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July 1980

Infants Potentially at Risk for Congenital Toxoplasmosis: A Prospective Study

Author Affiliations

From the Department of Obstetrics and Gynecology, Rikshospitalet, University of Oslo; the National Institute of Public Health; and the Norwegian Defense Microbiological Laboratory, Oslo.

Am J Dis Child. 1980;134(7):638-642. doi:10.1001/archpedi.1980.02130190006003

• Fifty-two children were selected as being potentially at risk for congenital toxoplasmosis by serologic testing of 8,043 pregnant women in the Oslo area. These infants were then studied during the neonatal period and subsequently followed up for three years. Three were found to be congenitally infected with Toxoplasma gondii, and one infant was dysmature at birth. The diagnosis was confirmed by persistent dye-test antibodies and by recovery of parasites in placenta and/or amniotic fluid. The Toxoplasma indirect fluorescent IgM-antibody test remained negative, while measurements of cord IgM and IgA levels and serial estimations of specific antibody load supported an early diagnosis. The specific cell-mediated immunity, as measured by the in vitro lymphocyte stimulation test, turned positive at 1 year of age and then increased markedly during the second and third years. The lymphocyte responses of the uninfected children, however, remained negative. The infected children received pyrimethamine/sulfadiazine treatment during their first year, with no clinical signs of congenital toxoplasmosis.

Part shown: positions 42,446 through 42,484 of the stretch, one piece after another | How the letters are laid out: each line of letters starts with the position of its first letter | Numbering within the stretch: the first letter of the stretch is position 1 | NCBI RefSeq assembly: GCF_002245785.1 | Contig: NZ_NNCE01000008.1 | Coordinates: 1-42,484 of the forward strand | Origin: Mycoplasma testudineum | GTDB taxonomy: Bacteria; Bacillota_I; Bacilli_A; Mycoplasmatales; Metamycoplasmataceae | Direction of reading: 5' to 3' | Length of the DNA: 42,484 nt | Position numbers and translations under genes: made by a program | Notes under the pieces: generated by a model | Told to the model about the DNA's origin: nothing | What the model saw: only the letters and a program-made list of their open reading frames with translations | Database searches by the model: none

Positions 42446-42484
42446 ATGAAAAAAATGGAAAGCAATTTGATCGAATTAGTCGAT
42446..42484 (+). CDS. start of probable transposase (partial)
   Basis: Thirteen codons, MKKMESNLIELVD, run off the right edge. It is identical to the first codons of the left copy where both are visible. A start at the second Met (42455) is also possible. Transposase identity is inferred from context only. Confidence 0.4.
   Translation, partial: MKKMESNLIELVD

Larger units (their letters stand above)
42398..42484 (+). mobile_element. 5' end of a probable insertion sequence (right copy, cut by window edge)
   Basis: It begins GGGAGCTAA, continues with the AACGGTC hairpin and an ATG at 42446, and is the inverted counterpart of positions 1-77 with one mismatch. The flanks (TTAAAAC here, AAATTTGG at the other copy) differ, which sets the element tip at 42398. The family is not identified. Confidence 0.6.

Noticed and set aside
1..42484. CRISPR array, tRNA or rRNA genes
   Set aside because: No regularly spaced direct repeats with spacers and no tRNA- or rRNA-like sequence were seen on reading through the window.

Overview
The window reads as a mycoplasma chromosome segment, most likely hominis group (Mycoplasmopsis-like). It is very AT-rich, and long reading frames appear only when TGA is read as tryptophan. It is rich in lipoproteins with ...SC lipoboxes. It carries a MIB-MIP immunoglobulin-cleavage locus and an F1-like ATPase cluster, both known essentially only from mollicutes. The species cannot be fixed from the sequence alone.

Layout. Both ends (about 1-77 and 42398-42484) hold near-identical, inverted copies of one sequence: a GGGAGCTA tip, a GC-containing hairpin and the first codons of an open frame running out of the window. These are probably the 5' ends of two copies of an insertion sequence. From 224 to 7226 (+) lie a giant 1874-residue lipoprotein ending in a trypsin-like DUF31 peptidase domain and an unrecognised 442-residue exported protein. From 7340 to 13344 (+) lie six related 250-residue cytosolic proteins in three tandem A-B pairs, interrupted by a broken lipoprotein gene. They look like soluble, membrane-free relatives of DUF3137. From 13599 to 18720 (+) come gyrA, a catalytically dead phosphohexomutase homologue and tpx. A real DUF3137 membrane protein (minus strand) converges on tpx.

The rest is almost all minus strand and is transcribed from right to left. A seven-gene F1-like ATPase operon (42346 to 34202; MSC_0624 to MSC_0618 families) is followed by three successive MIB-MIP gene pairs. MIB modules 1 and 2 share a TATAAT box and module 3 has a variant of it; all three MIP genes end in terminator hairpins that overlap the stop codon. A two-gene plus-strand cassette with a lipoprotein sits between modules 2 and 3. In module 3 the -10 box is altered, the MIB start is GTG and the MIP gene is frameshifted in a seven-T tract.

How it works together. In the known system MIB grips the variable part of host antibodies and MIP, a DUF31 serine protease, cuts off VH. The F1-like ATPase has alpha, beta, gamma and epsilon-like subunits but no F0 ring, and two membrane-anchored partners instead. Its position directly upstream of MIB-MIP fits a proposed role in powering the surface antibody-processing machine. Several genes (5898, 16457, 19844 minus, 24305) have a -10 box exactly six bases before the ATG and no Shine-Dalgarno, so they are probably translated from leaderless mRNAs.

(Am J Dis Child 134:638-642, 1980)

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